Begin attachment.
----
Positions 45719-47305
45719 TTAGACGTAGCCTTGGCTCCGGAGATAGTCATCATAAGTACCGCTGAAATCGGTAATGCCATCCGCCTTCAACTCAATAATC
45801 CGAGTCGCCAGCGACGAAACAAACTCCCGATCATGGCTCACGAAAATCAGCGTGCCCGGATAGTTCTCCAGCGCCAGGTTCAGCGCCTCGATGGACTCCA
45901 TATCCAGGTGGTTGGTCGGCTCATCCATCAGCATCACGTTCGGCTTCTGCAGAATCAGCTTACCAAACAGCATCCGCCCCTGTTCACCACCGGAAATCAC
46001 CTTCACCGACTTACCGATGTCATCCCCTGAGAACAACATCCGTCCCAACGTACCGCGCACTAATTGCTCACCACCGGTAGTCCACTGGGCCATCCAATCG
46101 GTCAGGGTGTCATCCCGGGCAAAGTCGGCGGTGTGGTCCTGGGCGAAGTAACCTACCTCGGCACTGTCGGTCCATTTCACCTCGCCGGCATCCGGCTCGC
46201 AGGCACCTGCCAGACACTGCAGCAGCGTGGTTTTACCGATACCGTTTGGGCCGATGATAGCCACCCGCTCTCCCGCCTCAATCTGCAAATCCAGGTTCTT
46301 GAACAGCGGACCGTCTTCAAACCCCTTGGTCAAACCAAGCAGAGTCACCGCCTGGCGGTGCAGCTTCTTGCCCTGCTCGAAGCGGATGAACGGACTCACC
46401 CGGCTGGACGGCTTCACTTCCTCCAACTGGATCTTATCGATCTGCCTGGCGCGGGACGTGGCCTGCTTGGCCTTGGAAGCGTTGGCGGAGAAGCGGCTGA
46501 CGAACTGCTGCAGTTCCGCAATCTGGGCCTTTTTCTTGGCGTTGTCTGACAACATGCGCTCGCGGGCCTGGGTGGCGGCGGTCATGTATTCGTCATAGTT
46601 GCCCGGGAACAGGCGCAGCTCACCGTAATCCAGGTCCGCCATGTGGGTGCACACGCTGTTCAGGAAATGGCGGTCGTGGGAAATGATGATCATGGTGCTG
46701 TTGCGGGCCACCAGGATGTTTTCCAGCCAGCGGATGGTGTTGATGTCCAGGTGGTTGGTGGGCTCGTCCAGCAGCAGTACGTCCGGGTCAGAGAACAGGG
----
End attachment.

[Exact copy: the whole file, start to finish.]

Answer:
Positions 45719-47305
45719 TTAGACGTAGCCTTGGCTCCGGAGATAGTCATCATAAGTACCGCTGAAATCGGTAATGCCATCCGCCTTCAACTCAATAATC
45801 CGAGTCGCCAGCGACGAAACAAACTCCCGATCATGGCTCACGAAAATCAGCGTGCCCGGATAGTTCTCCAGCGCCAGGTTCAGCGCCTCGATGGACTCCA
45901 TATCCAGGTGGTTGGTCGGCTCATCCATCAGCATCACGTTCGGCTTCTGCAGAATCAGCTTACCAAACAGCATCCGCCCCTGTTCACCACCGGAAATCAC
46001 CTTCACCGACTTACCGATGTCATCCCCTGAGAACAACATCCGTCCCAACGTACCGCGCACTAATTGCTCACCACCGGTAGTCCACTGGGCCATCCAATCG
46101 GTCAGGGTGTCATCCCGGGCAAAGTCGGCGGTGTGGTCCTGGGCGAAGTAACCTACCTCGGCACTGTCGGTCCATTTCACCTCGCCGGCATCCGGCTCGC
46201 AGGCACCTGCCAGACACTGCAGCAGCGTGGTTTTACCGATACCGTTTGGGCCGATGATAGCCACCCGCTCTCCCGCCTCAATCTGCAAATCCAGGTTCTT
46301 GAACAGCGGACCGTCTTCAAACCCCTTGGTCAAACCAAGCAGAGTCACCGCCTGGCGGTGCAGCTTCTTGCCCTGCTCGAAGCGGATGAACGGACTCACC
46401 CGGCTGGACGGCTTCACTTCCTCCAACTGGATCTTATCGATCTGCCTGGCGCGGGACGTGGCCTGCTTGGCCTTGGAAGCGTTGGCGGAGAAGCGGCTGA
46501 CGAACTGCTGCAGTTCCGCAATCTGGGCCTTTTTCTTGGCGTTGTCTGACAACATGCGCTCGCGGGCCTGGGTGGCGGCGGTCATGTATTCGTCATAGTT
46601 GCCCGGGAACAGGCGCAGCTCACCGTAATCCAGGTCCGCCATGTGGGTGCACACGCTGTTCAGGAAATGGCGGTCGTGGGAAATGATGATCATGGTGCTG
46701 TTGCGGGCCACCAGGATGTTTTCCAGCCAGCGGATGGTGTTGATGTCCAGGTGGTTGGTGGGCTCGTCCAGCAGCAGTACGTCCGGGTCAGAGAACAGGG